Today we commemorate the 100th Anniversary of the death of Billingborough man Leslie Grosvenor Hodgkinson, killed in action 28th July 1917.

Leslie was born in early 1894 in Billingborough the eldest of three sons born to Charles Grosvenor Hodgkinson, a Journalist born in Grantham and his wife Mary Ann Burrows of Swinsted.
His two brothers Charles Norman, 1895 and Thomas Basil, 1897 were also born in Billingborough. Their parents had married in the Nottingham area in 1893.

The young family made their home on the High Street in Billingborough as can be seen in the 1901 census although by 1911 Leslie was working as an insurance clerk and living at 14 Mansfield Grove, Nottingham and lodging with Fanny Nelson.

The young men of Billingborough were quick to answer their call and the Grantham Journal carried an article on the 12th September 1914 naming the “Local Patriots”

“Several Billingborough and Horbling young men have rallied most patriotically to the nation’s call. Their names and the regiments in which they have enlisted are as follows:-H.J. Tebb, Royal Horse Artillery, R,W Tebb, Royal Horse Artillery and Herbert Tebb, 11th Hussars, sons of Mr. H. Tebb (Horbling); Leslie G Hodgkinson, Royal Field Artillery and C Norman Hodgkingson, Royal Engineers, sons of Mr. C.G. Hodgkinson; Ernest Smith, Royal Field Artillery and Albert Smith, Oxford and Bucks Light Infantry, sons of Mr. William Smith, Bootmaker. Mr Smith has also another son in the regular service, viz., Bandman Archie Smith, 3rd King’s Royal Rifles. The following have enlisted in Lord Kitchener’s New Army: – Fred Harrison, son of Mr. H.C. Harrison; Walter Nicholson, W. Carpenter (Horbling), Frank Corn, W. Watson (Horbling), Harris Ellingworth (Horbling), W. Swin (Horbling), H. Kemp (G.N. railway clerk, Billingborough), W. Birch and W.H. and J.F. Pattinson (Stow). Mr. John Marshall, hairdresser, who saw active service in the South African war, has also been accepted. The Yeomanry ranks include Eric Barber, son of All. J.S. Barber, of Rookfield. There are several others serving in the Regular Army. The recruits mentioned are in addition to the lads – mostly farm hands – who enlisted on Monday night.”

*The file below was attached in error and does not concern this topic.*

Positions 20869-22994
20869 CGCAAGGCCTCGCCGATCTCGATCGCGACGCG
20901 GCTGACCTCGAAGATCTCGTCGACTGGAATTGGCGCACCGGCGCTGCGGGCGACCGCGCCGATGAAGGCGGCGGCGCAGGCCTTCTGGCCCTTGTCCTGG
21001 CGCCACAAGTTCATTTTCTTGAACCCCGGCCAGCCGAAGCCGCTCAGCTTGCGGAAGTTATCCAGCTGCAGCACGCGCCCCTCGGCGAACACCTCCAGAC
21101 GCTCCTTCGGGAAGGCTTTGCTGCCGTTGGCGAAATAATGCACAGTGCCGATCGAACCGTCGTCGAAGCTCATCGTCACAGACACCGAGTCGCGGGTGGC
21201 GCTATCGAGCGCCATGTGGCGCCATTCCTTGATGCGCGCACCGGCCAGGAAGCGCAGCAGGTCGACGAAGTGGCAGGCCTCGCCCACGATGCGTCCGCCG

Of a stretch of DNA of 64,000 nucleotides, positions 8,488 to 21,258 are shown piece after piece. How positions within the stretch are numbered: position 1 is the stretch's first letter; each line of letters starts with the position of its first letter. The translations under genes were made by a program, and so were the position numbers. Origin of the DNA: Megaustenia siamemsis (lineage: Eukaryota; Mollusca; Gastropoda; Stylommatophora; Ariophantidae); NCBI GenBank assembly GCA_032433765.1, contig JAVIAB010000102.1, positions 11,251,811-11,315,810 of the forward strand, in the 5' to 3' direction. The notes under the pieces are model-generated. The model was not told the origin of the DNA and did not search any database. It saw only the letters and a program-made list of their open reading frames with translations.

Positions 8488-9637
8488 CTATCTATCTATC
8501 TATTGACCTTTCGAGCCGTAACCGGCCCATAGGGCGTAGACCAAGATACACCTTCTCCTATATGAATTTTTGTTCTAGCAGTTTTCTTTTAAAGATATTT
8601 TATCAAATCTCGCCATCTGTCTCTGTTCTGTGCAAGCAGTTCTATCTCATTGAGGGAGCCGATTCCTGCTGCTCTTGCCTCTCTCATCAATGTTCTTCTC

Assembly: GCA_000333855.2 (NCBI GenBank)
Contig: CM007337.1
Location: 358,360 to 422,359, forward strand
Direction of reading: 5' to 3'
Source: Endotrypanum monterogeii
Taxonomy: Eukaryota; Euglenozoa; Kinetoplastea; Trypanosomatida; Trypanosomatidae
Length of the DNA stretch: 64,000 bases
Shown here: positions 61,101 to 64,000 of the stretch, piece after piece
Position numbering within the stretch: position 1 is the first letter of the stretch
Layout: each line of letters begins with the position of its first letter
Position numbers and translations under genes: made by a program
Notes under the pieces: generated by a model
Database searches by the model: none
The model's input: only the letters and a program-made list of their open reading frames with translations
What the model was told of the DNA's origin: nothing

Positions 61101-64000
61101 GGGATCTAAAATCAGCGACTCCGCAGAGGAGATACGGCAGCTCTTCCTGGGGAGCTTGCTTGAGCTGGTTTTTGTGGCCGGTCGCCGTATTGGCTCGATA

A further article on the 24th of December 1914 mentioned Leslie Hodgkinson as one of the lads that had recently been home for short leave.

Leslie was posted to “B” Battery of the 58th Brigade Royal Field Artillery and sailed with them and on the 9th August they landed at Anzac Cove in Galipoli. A week later it was moved to the Left Flank Artillery in the Suvla Bay area and came under temporary command of the 10th (Irish) Division.

Leslie wrote a letter home that was edited into an article by the Grantham Journal on the 21st August under the headline “Sunshine and Flies”

Writing from “Somewhere with the British Mediterranean Expeditionary Force” Bombardier Leslie G Hodgkinson, of the R.F.A. gives some interesting particulars of the difficulties encountered by the troops. He says their greatest troubles are the intense heat and the pestering habit of the flies. There is one continuous blaze of sunshine from the rising to the setting of the orb, and the hottest days in England are not in it with the heat out there. there are myriads of flies, covering their food every time it is served, and pestering them at all times, more especially when they want to snatch a few hours’ sleep. The sand blows about in blinding clouds, covering everything and they must have eaten quite a lot with their food. Although we, in England, have been having record rains this summer, they have not seen a spot since they left England at the beginning of July. In spite of the discomforts, the general health of the troops is good, and a fine spirit of courage and determination pervades the lot of them.

The Brigade remained in Galipoli until the 18th December 1915 and sailed for Alexandria, Egypt, arriving there on the 2nd January 1916. They stayed in Egypt for 6 months, a regular story for many of the ex Galipoli brigades, before being posted to France in preparation for the Somme offensive.

Leslie is next mentioned in another Grantham Journal article on the 23rd June 1917.

“ON LEAVE- Mr. C. G. Hodgkinson’s eldest son, Leslie who is in the R.F.A. has returned home this week for his first leave, after being abroad for two years. After going through the Gallipoli campaign, he was sent to Egypt for six months, prior to being transferred to France, where he has been fighting since June 1916. His battery was engaged in all the big battles on the Somme and although he saw severe fighting at Arras, La Boisselle, Pozieres, Thiepval, Courcellette, Le Says, Bapaume and Bullecourt, his worst experiences were in the Ypres Sector. With his Artillery officer, he went over the top with the infantry and tells some thrilling accounts of what he saw after the explosion of the mines. In spite of the long and arduous work he had had to perform and the privations and hardships suffered on the Gallipoli Peninsula , he looks very little the worse for his experiences.”

Leslie rejoined his battery in the Ypres Salient immediately after his leave, although his return was short lived as less than a month later he would be killed in action just days before the battle of Passchendaele (3rd Battle of Ypres) commenced.

In memory of Gunner Leslie Grosvenor Hodgkinson (20981)
“B” Bty, 58th Bde, Royal Field Artillery who died on 28 July 1917 Age 23
Son of Charles Grosvenor Hodgkinson and Mary A Hodgkinson, of Billingborough, Lincs

Remembered with honour, Ypres (Menin Gate) Memorial.

We were very honoured to be in Ypres on the 100th anniversary of Leslie’s death and were pleased that we could pay our respects on this sad anniversary.